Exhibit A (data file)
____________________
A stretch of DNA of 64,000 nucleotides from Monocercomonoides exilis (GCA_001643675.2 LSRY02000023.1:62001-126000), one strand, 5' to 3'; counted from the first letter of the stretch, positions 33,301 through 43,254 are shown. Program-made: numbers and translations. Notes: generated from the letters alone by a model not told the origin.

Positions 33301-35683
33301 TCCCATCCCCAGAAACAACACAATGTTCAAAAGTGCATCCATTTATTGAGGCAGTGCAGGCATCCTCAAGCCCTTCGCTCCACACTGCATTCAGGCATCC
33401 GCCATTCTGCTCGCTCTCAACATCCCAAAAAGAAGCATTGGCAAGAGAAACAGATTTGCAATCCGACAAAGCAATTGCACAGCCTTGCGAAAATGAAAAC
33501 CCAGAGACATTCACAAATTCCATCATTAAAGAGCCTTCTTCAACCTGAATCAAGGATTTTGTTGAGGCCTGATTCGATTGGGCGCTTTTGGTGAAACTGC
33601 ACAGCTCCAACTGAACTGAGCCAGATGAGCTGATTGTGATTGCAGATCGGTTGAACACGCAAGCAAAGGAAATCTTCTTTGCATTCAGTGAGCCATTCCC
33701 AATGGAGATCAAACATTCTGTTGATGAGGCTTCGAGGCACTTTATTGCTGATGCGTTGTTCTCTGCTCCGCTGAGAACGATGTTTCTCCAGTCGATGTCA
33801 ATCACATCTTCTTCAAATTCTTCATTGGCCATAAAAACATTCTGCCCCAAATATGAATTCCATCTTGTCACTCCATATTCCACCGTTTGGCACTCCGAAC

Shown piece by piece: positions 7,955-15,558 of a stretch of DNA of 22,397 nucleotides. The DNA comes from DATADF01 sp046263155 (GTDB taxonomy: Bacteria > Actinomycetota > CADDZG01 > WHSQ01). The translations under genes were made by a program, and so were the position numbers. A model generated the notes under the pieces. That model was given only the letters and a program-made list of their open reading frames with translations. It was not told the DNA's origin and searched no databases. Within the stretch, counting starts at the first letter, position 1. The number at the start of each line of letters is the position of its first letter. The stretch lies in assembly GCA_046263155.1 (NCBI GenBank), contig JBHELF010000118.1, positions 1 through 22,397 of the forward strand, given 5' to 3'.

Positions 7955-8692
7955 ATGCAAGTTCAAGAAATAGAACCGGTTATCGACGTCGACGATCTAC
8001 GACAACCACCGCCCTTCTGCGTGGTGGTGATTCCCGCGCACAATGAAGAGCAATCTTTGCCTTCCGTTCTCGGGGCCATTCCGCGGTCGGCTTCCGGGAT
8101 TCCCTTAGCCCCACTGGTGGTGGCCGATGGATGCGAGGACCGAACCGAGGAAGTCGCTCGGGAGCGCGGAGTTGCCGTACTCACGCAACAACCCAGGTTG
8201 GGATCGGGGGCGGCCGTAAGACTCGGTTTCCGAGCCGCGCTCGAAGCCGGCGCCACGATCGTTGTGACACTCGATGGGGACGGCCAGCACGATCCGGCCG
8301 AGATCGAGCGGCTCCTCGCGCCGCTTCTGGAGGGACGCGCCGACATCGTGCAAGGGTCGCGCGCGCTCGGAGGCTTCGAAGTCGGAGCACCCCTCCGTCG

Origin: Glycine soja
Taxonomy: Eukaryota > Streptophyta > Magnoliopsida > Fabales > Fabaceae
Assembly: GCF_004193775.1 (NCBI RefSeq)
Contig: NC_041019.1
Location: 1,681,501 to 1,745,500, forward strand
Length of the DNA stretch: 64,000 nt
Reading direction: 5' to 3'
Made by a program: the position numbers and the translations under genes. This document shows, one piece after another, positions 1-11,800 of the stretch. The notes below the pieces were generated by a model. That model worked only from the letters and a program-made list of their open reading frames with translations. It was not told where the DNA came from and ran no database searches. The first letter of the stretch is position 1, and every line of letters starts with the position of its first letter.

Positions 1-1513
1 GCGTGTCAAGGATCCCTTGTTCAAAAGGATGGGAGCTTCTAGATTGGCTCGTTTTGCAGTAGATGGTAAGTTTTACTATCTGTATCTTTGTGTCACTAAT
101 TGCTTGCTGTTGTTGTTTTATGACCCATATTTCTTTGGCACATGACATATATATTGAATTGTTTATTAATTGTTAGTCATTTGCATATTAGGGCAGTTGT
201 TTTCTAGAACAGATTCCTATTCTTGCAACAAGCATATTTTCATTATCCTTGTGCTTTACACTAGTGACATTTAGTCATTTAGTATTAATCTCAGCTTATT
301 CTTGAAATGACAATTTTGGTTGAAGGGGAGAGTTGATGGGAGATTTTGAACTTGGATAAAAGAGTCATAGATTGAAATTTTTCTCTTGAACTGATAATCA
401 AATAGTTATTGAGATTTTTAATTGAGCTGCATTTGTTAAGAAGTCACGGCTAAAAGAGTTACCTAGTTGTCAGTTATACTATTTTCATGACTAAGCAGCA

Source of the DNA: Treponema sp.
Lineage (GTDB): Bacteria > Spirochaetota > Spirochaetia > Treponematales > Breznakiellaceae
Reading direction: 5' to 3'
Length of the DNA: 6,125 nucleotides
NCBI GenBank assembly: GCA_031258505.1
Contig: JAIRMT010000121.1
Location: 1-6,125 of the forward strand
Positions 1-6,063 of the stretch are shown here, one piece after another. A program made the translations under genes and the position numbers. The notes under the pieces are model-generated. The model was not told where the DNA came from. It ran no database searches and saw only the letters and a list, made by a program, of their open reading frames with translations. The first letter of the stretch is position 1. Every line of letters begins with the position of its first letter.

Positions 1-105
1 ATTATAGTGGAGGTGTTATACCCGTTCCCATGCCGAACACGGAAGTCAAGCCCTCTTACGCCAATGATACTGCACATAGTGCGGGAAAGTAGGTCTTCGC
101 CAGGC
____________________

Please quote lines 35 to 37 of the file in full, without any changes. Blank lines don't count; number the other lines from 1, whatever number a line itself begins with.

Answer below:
Contig: JAIRMT010000121.1
Location: 1-6,125 of the forward strand
Positions 1-6,063 of the stretch are shown here, one piece after another. A program made the translations under genes and the position numbers. The notes under the pieces are model-generated. The model was not told where the DNA came from. It ran no database searches and saw only the letters and a list, made by a program, of their open reading frames with translations. The first letter of the stretch is position 1. Every line of letters begins with the position of its first letter.